[7] Has justice been done?

[7] Has justice been done?

All the courtrooms of Europe could not have dealt with crimes on the scale committed under Nazi rule. Justice varied with time and place.

The Nuremberg International Military Tribunal and Allied successor trials were wide-ranging and ambitious, but many Germans dismissed these trials as ‘victors’ justice’. In the Cold War, political competition and mutual goading affected justice on both sides of the Iron Curtain.

In the Federal Republic of Germany since 1949, fewer than 6,700 people have been convicted of Nazi crimes. Despite major trials, including the Auschwitz trial mounted by Fritz Bauer in Frankfurt (1963-65), the criminal law definition of murder as an individually motivated act proved inadequate to mass murder, and sentences were often surprisingly lenient. Legal practice only changed with the Demjanjuk trial of 2009-11, allowing conviction for aiding and abetting murder even when individual motives could not be proved.

In the German Democratic Republic (GDR) from 1949 to 1989, with a different legal system, former Nazis were more likely to be convicted, and were given severe sentences. But political priorities shaped decisions over who to prosecute and who to hide or use as unofficial informers to the secret police.

In Austria, following the abolition of the People’s Courts in 1955, there were only 35 cases brought to jury courts. Trials often ended in shocking acquittals even for those who were manifestly guilty.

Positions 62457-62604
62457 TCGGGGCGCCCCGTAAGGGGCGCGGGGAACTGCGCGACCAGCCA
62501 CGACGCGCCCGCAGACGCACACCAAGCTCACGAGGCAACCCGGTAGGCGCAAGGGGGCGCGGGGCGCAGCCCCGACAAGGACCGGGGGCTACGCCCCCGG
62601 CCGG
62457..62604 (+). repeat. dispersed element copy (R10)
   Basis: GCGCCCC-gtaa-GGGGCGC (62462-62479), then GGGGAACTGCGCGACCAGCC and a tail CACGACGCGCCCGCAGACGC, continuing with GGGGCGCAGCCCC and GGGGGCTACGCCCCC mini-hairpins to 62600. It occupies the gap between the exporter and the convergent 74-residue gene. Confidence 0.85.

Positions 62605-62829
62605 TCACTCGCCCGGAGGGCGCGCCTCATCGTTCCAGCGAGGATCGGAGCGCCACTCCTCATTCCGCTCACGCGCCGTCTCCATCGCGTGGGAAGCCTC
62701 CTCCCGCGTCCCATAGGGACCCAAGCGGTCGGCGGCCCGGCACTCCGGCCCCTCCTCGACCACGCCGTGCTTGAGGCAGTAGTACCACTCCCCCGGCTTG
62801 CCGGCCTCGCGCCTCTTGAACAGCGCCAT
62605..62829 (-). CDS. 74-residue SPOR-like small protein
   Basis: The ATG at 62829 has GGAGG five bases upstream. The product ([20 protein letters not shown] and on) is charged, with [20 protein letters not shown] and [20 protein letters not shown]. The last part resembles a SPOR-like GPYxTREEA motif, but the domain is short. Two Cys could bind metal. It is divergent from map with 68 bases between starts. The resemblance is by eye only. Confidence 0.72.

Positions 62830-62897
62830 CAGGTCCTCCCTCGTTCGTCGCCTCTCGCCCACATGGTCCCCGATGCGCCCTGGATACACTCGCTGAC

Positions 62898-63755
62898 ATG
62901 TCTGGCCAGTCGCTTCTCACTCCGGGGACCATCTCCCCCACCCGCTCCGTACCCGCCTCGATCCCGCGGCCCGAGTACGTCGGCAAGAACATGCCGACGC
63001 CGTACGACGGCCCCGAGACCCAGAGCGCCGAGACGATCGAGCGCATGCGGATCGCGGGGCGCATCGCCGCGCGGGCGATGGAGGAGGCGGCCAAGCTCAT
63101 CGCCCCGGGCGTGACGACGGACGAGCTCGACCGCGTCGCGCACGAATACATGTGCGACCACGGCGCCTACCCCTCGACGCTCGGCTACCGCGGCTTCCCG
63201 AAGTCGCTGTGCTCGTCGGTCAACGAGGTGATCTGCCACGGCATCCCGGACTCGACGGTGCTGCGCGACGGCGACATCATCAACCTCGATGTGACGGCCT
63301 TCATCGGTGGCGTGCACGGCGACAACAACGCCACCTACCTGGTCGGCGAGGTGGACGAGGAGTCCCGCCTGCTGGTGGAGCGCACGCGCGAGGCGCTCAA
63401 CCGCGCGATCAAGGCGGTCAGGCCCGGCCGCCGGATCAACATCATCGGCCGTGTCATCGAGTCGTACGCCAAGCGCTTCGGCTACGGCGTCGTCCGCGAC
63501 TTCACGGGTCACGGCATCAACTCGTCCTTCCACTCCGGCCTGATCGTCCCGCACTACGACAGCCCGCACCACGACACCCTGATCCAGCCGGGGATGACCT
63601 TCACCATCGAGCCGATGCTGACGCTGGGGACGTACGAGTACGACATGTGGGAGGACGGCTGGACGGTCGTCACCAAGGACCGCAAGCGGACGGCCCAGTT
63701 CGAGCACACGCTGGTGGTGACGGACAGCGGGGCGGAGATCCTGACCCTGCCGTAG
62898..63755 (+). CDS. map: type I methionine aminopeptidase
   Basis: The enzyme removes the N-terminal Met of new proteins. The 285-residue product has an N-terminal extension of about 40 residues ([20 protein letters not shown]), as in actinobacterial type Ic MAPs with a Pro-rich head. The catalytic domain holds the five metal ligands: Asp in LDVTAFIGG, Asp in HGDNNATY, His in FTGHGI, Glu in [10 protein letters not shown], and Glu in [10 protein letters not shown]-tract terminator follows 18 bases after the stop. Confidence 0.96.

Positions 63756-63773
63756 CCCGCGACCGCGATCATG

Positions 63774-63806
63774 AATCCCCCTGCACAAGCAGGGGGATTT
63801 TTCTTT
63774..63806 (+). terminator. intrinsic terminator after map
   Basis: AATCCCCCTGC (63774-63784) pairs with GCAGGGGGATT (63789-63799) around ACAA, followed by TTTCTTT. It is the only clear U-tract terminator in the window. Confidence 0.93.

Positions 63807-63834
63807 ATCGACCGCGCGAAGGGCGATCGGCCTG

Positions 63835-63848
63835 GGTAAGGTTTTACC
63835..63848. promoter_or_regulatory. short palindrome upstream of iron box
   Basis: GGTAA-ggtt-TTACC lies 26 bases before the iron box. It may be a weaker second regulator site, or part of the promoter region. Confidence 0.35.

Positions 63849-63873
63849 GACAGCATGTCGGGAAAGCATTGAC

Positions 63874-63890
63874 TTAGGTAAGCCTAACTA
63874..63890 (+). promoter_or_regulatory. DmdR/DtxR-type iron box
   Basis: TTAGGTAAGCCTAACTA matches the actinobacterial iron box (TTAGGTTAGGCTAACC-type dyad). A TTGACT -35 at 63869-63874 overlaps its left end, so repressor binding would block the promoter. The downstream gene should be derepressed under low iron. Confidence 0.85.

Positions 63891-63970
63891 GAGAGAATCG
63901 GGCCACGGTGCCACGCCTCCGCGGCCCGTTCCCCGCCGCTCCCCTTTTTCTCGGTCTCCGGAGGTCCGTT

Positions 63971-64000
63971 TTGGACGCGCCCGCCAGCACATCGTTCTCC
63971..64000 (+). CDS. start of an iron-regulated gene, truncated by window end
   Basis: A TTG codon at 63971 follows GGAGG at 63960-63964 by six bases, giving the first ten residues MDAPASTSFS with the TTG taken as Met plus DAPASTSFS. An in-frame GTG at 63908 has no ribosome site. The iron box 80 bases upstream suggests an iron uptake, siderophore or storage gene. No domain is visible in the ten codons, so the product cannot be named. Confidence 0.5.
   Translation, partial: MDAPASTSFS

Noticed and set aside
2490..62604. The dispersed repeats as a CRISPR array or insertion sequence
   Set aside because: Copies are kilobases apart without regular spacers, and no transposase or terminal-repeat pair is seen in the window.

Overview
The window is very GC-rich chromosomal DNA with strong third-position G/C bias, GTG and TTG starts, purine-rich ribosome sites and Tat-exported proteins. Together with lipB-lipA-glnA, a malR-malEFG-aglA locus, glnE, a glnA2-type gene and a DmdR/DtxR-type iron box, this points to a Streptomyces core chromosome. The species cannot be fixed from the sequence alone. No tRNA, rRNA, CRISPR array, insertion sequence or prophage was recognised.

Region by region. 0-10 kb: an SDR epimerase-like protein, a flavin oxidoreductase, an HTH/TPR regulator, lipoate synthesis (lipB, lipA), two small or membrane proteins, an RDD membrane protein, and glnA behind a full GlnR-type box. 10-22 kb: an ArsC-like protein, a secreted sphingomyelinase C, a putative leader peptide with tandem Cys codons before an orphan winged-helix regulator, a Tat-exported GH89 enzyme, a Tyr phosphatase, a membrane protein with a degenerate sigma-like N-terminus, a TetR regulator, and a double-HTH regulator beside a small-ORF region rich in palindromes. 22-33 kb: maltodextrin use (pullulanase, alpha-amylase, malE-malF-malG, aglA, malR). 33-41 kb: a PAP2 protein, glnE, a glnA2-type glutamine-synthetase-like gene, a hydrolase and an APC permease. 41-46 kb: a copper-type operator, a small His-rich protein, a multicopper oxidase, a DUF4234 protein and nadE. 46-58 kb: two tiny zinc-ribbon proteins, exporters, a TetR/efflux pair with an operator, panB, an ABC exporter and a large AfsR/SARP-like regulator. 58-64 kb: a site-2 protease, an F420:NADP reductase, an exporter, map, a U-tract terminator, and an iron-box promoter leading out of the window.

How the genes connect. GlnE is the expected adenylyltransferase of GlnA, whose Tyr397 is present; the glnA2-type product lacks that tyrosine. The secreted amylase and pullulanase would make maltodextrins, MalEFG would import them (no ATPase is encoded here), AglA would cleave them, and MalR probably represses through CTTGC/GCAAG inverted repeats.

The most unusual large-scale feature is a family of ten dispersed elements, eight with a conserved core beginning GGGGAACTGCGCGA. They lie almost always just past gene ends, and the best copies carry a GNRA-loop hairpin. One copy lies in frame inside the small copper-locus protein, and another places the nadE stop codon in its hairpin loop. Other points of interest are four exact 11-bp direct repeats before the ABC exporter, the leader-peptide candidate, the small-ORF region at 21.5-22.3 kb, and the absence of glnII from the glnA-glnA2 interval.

These failures of justice in the courtroom were accompanied by resistance on the part of governments, organisations, and individuals to acknowledge accountability, award compensation to victims, or engage in restitution of property. Companies that had benefited from slave labour retained their profits; and former Nazis received full pensions for their service to the Third Reich. As late as 2019 controversy erupted when it was revealed that more than sixty Dutch and Belgian former Waffen-SS members were still receiving benefits from the German government for their wartime service. Yet everywhere, survivors struggled to gain recognition for what they had suffered, often with only belated and very limited success. No amount of symbolic memorialisation can make up for these inadequacies in practice.  

Many West German lawyers had served in the Third Reich and were sympathetic to defendants. The criminal law definition of murder in terms of individual motives also affected trial outcomes.

Judges and prosecutors trying people accused of committing crimes at the Treblinka extermination camp had themselves gone along with Nazism.